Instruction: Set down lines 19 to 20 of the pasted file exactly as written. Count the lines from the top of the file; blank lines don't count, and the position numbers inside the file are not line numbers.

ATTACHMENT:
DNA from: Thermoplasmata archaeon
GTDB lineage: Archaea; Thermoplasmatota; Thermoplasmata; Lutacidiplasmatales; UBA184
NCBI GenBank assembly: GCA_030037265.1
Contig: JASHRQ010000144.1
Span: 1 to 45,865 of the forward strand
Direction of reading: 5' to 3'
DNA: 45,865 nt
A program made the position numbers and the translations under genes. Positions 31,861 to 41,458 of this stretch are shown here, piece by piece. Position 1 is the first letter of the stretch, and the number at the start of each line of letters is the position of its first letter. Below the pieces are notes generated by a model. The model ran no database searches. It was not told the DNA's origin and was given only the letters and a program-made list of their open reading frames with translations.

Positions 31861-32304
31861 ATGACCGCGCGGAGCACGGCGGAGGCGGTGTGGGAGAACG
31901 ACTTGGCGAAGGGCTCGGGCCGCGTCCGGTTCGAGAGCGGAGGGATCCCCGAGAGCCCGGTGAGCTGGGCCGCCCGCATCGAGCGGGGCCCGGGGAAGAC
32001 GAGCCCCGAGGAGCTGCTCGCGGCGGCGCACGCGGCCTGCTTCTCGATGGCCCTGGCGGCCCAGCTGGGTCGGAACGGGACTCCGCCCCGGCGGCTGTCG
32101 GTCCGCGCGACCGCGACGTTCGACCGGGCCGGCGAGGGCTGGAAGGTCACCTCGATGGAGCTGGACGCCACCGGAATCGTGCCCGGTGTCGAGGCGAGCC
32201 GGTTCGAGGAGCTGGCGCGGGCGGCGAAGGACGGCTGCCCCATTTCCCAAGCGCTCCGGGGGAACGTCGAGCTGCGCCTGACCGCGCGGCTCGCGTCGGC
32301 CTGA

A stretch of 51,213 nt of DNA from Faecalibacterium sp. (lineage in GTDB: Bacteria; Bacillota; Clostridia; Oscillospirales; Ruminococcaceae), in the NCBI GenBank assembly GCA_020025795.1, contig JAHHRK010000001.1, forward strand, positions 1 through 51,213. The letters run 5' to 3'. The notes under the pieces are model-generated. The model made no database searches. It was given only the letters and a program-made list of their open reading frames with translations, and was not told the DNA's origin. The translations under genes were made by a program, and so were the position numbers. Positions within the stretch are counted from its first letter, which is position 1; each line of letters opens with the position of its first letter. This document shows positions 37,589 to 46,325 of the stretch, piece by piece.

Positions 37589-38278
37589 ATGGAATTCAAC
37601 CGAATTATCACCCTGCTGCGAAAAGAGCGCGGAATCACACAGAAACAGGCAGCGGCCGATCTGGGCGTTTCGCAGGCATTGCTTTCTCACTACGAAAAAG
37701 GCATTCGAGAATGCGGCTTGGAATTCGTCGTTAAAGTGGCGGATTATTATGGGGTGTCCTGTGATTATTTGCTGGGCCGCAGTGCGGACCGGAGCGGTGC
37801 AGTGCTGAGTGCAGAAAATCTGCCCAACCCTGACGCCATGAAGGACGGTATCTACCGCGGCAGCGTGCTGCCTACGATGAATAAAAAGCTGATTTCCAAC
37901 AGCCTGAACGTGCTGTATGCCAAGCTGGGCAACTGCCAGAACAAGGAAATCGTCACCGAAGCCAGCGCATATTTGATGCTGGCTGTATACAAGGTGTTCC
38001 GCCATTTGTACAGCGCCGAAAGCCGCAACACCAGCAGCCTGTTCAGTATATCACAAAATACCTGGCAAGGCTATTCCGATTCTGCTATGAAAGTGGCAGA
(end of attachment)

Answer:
37601 CGAATTATCACCCTGCTGCGAAAAGAGCGCGGAATCACACAGAAACAGGCAGCGGCCGATCTGGGCGTTTCGCAGGCATTGCTTTCTCACTACGAAAAAG
37701 GCATTCGAGAATGCGGCTTGGAATTCGTCGTTAAAGTGGCGGATTATTATGGGGTGTCCTGTGATTATTTGCTGGGCCGCAGTGCGGACCGGAGCGGTGC